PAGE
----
And the World Cup is an event that electrifies the world of one type of fan, and isn’t spread around to a variety of sporting activities.
From a personal point of view, the World Cup in South Africa this year has clarified my feelings about soccer to a degree I never expected. The players are so gifted with their dribbling, control, passing, endurance. Their footwork matches the best of, say, hockey players’ stick handling.
But the overall impression from watching the World Cup is: My god, soccer has to be the world’s most boring game.
As evidence, take the game between Brazil – rated as the world’s number one team – and North Korea, 105th in the world. In other words, the best versus the worst. And what was the outcome – 2-1 for Brazil.
When the best only beats the worst 2-1, something is wrong.
And then there are games that end 0-0. In one of these (I forget which) one team had 13 shots on goal, the other had no shots on goal. Can you believe it? Ninety minutes of no scoring and one team doesn’t even get a shot on goal?
In fact, a shot on goal is signal for rejoicing.
I guess it’s a triumph when the U.S. manages a 1-1 tie with England, which has been playing soccer forever (maybe even invented the game), but it’s not much of a recommendation for the sport as a whole.
I have no problem with those who think soccer is the “beautiful” sport, but as a game it cannot compare with, say, hockey, which by any standard is the world’s fastest, most exciting, most gifted game.
All sports, when you see plays slowed down on replays, are graceful and beautiful, but few match hockey where, for starters you have to know how to skate.
Basketball and baseball, when slowed down on replays, show grace and athleticism. Soccer doesn’t need much slowing down, because not much is happening anyway.
It’s puzzling to me why soccer fans riot in some countries. Is it because there’s no scoring? Or that a goal is either a calamity or cause for rejoicing? In that sense, soccer can be lethal for fans. Heck, a three-goal lead is considered a blow-out in soccer.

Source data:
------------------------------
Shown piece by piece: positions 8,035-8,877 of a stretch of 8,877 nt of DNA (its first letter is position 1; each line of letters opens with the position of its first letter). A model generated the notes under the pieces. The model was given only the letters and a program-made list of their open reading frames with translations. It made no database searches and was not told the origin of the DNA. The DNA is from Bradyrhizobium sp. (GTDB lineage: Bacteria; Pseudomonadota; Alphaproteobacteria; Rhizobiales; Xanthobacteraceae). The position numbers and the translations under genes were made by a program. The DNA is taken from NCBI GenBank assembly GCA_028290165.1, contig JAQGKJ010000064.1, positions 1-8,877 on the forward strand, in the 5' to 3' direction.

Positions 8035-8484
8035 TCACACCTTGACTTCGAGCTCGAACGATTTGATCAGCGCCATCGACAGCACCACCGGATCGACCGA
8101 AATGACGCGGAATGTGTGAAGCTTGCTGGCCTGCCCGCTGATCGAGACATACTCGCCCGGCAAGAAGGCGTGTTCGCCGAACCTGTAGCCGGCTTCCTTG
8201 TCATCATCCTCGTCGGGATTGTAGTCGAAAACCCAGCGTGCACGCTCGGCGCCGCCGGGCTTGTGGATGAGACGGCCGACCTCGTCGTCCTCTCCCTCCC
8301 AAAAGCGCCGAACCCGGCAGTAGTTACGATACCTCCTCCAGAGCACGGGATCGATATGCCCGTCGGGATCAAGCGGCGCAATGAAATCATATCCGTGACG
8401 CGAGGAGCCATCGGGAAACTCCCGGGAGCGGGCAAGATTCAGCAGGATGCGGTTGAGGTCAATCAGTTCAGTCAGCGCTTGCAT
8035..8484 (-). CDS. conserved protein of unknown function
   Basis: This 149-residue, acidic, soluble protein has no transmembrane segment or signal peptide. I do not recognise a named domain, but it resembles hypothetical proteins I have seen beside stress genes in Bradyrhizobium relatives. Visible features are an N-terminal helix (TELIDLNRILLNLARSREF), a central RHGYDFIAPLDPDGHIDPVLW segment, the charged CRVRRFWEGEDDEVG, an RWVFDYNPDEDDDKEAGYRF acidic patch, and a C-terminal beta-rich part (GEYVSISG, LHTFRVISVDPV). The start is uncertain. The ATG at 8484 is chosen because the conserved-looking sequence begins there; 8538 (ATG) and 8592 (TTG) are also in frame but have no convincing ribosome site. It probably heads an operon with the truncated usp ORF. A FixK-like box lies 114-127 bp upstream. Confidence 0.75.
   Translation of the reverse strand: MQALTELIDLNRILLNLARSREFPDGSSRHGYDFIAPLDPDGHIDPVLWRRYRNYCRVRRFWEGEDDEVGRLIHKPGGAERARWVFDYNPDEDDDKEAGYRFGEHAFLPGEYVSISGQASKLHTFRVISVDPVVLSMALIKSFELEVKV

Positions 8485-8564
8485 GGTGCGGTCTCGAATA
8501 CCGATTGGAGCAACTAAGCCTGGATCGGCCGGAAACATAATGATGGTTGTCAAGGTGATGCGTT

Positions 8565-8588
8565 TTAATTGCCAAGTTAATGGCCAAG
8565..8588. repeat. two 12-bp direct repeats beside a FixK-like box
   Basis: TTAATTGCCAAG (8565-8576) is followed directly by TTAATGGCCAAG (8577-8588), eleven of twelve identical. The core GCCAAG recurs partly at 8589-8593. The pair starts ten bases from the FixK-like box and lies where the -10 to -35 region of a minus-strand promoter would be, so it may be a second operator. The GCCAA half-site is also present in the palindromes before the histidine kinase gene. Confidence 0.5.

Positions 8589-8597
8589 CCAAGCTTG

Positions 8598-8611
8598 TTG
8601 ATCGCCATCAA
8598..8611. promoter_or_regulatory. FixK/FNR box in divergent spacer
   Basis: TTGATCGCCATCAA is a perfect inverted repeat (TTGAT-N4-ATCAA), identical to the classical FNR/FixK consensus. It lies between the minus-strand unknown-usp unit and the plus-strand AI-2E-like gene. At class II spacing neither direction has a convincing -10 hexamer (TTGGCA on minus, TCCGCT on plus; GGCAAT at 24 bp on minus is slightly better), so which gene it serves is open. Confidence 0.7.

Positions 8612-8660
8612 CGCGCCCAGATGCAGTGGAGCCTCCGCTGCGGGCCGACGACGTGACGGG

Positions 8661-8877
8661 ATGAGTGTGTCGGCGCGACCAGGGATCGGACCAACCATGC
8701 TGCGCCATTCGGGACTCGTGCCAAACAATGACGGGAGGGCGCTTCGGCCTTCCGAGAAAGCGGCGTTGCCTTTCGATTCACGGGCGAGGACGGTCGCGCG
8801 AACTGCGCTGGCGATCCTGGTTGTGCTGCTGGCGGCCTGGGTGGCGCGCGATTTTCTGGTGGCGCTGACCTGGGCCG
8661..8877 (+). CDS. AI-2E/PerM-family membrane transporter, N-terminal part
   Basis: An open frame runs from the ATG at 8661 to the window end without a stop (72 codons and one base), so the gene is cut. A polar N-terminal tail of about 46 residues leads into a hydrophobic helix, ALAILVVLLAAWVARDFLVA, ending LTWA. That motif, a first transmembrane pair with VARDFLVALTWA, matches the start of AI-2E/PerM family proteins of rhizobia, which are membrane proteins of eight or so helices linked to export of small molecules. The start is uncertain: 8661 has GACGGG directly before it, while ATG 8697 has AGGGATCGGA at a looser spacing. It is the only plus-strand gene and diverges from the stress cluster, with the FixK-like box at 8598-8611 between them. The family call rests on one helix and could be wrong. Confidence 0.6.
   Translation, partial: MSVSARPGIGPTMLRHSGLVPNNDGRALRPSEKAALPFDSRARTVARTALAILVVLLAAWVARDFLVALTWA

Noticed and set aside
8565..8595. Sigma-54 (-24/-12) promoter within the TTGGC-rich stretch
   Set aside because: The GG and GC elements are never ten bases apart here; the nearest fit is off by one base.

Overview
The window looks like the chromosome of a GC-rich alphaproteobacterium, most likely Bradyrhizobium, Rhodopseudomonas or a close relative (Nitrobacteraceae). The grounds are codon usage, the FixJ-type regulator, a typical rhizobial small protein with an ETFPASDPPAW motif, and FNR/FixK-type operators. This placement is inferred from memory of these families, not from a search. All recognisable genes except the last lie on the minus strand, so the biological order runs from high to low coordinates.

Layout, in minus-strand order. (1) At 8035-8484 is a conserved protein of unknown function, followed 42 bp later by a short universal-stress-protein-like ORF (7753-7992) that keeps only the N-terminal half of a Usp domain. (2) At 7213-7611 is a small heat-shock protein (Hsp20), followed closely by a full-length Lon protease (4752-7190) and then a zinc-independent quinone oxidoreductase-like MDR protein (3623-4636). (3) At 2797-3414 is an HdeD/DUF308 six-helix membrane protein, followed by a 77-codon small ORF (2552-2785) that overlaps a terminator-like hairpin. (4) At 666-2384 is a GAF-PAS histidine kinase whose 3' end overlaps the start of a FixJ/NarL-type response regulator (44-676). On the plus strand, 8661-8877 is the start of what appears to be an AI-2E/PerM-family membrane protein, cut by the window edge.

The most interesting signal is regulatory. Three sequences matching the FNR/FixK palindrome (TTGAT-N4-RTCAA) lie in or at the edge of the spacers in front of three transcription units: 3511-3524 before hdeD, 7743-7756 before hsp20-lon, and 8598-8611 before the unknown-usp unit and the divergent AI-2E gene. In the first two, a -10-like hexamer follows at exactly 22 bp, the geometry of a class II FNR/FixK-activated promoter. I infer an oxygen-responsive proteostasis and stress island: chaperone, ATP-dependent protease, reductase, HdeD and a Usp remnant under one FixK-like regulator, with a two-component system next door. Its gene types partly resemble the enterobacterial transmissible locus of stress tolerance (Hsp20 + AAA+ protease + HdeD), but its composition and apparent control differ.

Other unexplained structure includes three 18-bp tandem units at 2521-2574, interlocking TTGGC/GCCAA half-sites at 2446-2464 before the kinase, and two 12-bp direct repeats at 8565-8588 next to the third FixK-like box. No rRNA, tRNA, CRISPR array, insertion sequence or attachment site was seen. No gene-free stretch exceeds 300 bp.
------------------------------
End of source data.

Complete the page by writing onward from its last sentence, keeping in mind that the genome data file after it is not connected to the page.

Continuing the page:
Apparently South Africans feel they have arrived by hosting the World Cup. Why this is so, is also puzzling. I guess it’s an achievement of sorts to have the world attending one of the stadiums built especially for the World Cup, to be bored en masse at a 0-0 tie, when one of the teams considers it a triumph not to be scored on.
Maybe, but is it worth rioting over?
The controversy of this World Cup seems to be the vuvuzelas – the raucous horns blown by South African fans – which some people (and players) want banned. Phooey, they are about the only excitement available. And as a reflection of African ethnicity, well, maybe the vuvuzelas are the apex of cultural achievement.
Even though soccer to me is the world’s most boring game (curling and baseball are gripping and tension-ridden by comparison), I’m pleased so many relish the World Cup and am happy South Africans are so happy.
And I’m especially reassured that the Sun’s three experts predicting winners – Mike Zeisberger, Morris Dalla Costa and Gareth Wheeler – at this writing have all managed to get more incorrect than correct picks.
That takes talent, too: It’s just as hard to pick losers as winners.
Me, I’m still dazzled by the team that couldn’t manage even one shot on goal.